Dairyland Power Cooperative has finalized agreements for three additional utility-scale solar generation projects, bringing Dairyland’s total number of solar installations under contract to 18.
The three new projects will increase the total solar generation from 20.5 megawatts (MW) to 25 MW in the Dairyland cooperative system. Once the three new solar energy facilities are online, the 18 sites will together be able to produce enough renewable energy to power nearly 4,000 homes.
The power purchase agreements for the three new projects are with SoCore Energy (Chicago, Ill.). Of the previously announced solar sites, 14 of 15 are with SoCore Energy and one agreement is with EDF Renewables (White River Junction, Vt.). The developers install, own, operate and maintain the facilities.
Dairyland’s existing 15 solar energy sites are located in Wisconsin and Iowa. The new solar sites will be located in three states (Illinois, Iowa and Minnesota) within Dairyland’s service territory. Construction on the new sites will begin later this year.
Locations, scale and local electric cooperative of the three new sites:
- Thomson, Ill., 1.5 MW (Jo-Carroll Energy Cooperative)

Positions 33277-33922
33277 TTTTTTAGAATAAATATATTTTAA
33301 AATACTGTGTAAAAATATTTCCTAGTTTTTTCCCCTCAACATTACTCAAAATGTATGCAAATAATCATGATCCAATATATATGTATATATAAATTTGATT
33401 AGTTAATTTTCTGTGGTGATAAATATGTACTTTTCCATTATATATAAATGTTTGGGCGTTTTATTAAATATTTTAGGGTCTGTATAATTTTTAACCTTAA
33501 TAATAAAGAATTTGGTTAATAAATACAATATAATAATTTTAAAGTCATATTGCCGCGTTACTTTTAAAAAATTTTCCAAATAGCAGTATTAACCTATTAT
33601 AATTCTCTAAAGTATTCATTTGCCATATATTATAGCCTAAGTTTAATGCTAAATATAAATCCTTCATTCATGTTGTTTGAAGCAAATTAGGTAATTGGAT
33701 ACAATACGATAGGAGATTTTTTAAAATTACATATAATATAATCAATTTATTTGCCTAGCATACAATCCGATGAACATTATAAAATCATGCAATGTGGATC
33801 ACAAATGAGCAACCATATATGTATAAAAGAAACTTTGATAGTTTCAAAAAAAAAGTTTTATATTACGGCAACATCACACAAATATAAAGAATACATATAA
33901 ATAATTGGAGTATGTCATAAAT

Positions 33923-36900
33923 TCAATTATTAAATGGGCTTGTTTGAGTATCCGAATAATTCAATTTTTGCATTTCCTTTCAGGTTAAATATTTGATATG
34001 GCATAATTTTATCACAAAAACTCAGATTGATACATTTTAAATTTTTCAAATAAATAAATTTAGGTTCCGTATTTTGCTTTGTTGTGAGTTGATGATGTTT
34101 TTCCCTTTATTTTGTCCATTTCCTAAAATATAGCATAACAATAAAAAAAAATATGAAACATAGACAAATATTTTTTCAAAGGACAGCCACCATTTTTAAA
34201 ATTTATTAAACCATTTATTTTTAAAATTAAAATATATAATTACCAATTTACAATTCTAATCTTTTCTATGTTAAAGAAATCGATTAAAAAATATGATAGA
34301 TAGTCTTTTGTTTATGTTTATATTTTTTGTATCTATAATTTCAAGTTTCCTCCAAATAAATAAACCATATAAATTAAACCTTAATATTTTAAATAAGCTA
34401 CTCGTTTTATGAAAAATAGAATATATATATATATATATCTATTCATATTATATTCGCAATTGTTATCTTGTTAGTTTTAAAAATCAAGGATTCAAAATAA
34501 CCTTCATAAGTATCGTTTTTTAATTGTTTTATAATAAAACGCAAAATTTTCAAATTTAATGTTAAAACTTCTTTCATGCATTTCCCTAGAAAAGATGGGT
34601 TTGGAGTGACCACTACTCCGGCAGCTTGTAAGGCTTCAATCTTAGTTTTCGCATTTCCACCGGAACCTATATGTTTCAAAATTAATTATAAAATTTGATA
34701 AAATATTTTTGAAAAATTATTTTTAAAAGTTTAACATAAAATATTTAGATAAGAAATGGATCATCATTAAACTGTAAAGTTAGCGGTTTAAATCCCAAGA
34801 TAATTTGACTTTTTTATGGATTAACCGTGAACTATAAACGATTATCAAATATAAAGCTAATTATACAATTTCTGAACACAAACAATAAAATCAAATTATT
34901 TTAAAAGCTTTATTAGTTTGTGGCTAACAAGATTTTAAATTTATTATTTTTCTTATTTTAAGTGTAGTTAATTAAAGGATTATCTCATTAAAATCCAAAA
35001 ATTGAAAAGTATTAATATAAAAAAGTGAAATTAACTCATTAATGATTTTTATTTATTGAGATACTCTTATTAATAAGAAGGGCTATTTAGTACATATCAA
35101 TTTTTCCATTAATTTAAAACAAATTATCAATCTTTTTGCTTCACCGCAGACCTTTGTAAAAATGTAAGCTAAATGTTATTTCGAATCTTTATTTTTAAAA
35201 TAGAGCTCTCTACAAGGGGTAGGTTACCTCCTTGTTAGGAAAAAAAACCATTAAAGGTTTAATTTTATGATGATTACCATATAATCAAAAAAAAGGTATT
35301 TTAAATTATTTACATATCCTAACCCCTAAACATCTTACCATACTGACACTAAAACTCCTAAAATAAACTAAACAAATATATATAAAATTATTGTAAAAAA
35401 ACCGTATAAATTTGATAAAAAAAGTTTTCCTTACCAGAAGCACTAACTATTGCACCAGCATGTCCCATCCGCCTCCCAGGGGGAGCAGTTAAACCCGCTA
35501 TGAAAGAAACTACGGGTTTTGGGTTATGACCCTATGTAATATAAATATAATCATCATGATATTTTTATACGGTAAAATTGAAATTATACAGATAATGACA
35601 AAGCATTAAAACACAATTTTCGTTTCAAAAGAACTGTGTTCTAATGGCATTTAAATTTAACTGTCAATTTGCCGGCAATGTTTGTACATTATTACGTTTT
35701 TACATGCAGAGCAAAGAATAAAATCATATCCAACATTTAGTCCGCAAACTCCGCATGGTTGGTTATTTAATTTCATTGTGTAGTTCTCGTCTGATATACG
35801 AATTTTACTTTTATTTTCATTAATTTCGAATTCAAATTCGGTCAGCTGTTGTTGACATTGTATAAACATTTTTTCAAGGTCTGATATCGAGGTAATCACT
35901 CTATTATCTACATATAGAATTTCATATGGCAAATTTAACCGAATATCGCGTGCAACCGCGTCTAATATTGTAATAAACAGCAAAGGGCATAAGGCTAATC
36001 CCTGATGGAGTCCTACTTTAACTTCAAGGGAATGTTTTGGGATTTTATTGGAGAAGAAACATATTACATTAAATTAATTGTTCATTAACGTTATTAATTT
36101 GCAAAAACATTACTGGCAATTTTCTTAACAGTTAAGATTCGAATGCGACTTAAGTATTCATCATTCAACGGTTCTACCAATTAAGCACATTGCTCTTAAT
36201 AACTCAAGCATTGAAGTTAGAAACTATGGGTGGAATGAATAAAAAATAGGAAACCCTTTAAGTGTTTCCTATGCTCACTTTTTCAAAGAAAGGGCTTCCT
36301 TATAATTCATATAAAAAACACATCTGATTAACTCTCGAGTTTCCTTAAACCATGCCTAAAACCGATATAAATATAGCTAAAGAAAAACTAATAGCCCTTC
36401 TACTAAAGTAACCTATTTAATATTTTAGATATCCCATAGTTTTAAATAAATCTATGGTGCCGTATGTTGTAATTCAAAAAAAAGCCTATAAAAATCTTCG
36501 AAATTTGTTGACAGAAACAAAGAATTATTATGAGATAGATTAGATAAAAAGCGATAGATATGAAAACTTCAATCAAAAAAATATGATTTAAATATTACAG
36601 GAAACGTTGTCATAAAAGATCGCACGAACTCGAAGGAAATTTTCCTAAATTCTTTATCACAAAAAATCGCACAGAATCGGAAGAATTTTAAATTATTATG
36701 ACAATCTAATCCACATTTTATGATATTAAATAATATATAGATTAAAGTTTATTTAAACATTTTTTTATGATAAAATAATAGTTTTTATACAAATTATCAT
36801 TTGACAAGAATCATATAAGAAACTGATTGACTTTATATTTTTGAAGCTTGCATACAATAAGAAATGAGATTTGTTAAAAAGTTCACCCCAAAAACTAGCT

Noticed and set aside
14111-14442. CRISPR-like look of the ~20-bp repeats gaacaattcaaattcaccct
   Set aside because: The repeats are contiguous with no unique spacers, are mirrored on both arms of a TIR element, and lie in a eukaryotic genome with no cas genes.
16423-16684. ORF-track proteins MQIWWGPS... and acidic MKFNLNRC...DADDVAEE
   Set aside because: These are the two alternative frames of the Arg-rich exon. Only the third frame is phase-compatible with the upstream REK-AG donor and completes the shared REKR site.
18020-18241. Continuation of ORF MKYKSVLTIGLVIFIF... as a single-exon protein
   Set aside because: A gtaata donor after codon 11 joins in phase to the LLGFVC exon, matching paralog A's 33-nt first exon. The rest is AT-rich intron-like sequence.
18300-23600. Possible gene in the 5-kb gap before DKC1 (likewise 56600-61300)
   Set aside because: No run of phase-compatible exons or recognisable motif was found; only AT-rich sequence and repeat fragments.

- Decorah, Iowa, 1.5 MW (MiEnergy Cooperative)
- Albert Lea, Minn., 1.5 MW (Freeborn-Mower Electric Cooperative)
The solar installations are tracking systems, which follow the path of the sun to increase energy production. As a cooperative initiative, the 18 solar facilities are located in the service areas of Dairyland’s member electric cooperatives. The advantages of multiple projects in separate locations include: diversified weather, distributed grid infrastructure impacts and locally-based renewable energy.
Solar sites double as Pollinator Gardens
All the solar generation sites will also provide beneficial bee and butterfly habitat. The solar developers are using native seed mixes of grasses and flowering forbs to create certified pollinator gardens at each solar site. In addition to helping sustain and grow bee and butterfly populations, the pollinator gardens will help reduce storm water runoff, increasing site protection from erosion.